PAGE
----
Top Ten Thursdays: Literary Adaptations

I learned very quickly into filmmaking that much of what I liked in film was an adaptation of something else, most often books.  This is fine and I have come to embrace it as a worthy endeavor on filmmakers parts to attempt to recreate the text of literature into a movie picture.  What I offer today is a very humble list of what I believe to be the best literary adaptations put to film.  Mind you, I have not seen every movie ever and am going to likely miss some big ones, but these just happen to be my personal favorites.  Read it and feel free to critique and argue.

10.) Catch-22 (1970)

With a cast that includes Alan Arkin, John Voight and Art Garfunkel it is impossible not to like this absurdist adaptation of the equally absurd Joseph Heller novel.

9.) Orlando (1992)

Perhaps the least well known film on my list, Orlando is a bizarrely surreal adaptation of the classic Virginia Woolf novel and has Tilda Swinton in what of her finest performances to date.

8.) Breakfast At Tiffany's (1961)

There are really no surprises here, it is a great movie.  Although I hear the adaptation of In Cold Blood is quite good, I have not seen it and alas this makes my list instead.

7.) Atonement (2007)

This movie is insanely intense and equally depressing.  It is a masterful contemporary adaptation, something that seems to be a rare occurrence.

6.) Fight Club (1999)

I feel as though defending this decision is not necessary, given that Chuck Palahnuik's novels have changed literature, just as David Fincher's films have changed movies.

5.) The Shawshank Redemption (1994)

One simple question:  Do you know anybody who dislikes this movie?  I imagine your answer is no.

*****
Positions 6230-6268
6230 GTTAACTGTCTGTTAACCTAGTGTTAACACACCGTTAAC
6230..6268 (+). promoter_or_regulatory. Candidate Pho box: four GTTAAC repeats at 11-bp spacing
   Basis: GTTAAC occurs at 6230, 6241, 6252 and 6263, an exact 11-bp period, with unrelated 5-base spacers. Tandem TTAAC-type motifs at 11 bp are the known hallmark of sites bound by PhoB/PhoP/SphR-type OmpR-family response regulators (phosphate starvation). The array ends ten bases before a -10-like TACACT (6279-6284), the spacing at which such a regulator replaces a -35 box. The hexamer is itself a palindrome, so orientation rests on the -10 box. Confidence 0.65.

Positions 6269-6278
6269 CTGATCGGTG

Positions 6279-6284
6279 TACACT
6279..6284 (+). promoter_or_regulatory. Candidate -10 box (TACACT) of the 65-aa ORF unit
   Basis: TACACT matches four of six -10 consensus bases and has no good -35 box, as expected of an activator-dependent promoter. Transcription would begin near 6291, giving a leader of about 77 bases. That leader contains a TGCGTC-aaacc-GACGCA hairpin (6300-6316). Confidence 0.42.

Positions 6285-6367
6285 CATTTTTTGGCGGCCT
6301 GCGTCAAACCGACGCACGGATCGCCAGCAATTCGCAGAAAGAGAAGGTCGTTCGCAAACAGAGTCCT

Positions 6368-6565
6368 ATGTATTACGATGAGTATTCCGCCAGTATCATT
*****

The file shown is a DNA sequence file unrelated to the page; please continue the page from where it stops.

4.) A Clockwork Orange (1971)

I had to refrain from making this yet another top ten Stanley Kubrick film list, as such, I find A Clockwork Orange to be his most true adaptation.

3.) To Kill A Mockingbird (1962)

I am sure that if you were to Google "top ten literary adaptations" this would be in first on ninety percent of the lists.  It is permissible given that this film arguably has a larger following than Harper Lee's masterful novel.

2.) The Graduate (1967)

A movie based on a book about disillusioned youth, Mike Nichols offers something magical with his imagery and Simon and Garfunkel infused soundtrack.

1.) Blade Runner (1982)

One of the most magical cinematic experiences occurred upon Ridley Scott's decision to adapt the sci-fi cult classic Do Androids Dream of Electric Sheep?  I cannot emphasize enough how necessary it is that you see this film.

Honorable Mention

One Flew Over The Cuckoo's Nest (1975)
The Reader (2008)
Slumdog Millionaire (2008)
An Education (2009)

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